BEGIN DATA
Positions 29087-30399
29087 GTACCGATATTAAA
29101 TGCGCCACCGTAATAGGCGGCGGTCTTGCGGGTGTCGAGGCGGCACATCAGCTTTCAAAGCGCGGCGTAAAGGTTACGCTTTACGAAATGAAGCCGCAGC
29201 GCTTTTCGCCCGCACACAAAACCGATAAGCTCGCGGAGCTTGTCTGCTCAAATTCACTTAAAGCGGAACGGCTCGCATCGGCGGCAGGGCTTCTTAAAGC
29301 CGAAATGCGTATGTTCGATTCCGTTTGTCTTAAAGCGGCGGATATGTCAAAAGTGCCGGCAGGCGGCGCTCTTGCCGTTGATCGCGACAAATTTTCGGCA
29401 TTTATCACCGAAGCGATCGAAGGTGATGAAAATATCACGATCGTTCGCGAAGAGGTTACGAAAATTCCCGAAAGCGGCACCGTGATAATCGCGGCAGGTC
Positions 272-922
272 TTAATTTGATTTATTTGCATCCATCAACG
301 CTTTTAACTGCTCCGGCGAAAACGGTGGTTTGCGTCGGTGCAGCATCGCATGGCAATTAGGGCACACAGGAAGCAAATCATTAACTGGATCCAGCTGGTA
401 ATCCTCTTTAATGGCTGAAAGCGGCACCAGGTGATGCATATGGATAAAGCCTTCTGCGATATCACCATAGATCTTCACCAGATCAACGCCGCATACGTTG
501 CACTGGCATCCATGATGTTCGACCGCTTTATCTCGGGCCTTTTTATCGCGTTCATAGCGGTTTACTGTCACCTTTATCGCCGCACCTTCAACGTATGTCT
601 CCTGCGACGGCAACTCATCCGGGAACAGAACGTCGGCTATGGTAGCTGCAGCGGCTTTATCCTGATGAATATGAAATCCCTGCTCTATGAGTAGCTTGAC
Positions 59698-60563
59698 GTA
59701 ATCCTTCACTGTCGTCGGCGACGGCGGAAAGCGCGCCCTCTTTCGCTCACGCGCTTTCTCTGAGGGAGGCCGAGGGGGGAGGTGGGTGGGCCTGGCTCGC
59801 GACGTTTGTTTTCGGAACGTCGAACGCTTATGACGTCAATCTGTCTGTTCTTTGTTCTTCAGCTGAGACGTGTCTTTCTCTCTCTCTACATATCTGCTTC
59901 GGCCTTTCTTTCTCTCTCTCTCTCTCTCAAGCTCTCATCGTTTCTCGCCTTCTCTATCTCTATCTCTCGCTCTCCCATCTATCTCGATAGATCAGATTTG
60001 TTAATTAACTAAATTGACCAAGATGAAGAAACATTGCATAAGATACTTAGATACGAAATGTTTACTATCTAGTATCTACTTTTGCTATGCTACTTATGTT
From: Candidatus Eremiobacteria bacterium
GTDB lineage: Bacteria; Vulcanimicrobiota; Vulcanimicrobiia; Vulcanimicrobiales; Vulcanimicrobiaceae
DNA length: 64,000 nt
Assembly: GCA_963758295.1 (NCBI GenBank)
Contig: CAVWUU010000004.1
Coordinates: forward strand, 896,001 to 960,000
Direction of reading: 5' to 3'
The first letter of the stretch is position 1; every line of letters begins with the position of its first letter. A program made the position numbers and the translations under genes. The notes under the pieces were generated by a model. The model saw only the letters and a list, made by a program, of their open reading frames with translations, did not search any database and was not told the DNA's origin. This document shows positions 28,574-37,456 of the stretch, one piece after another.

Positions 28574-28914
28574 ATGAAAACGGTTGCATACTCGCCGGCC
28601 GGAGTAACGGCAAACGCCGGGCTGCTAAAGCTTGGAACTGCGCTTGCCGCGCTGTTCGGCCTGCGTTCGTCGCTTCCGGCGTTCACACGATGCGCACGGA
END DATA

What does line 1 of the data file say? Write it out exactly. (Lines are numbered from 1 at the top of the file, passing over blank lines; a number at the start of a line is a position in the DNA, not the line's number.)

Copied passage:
Positions 29087-30399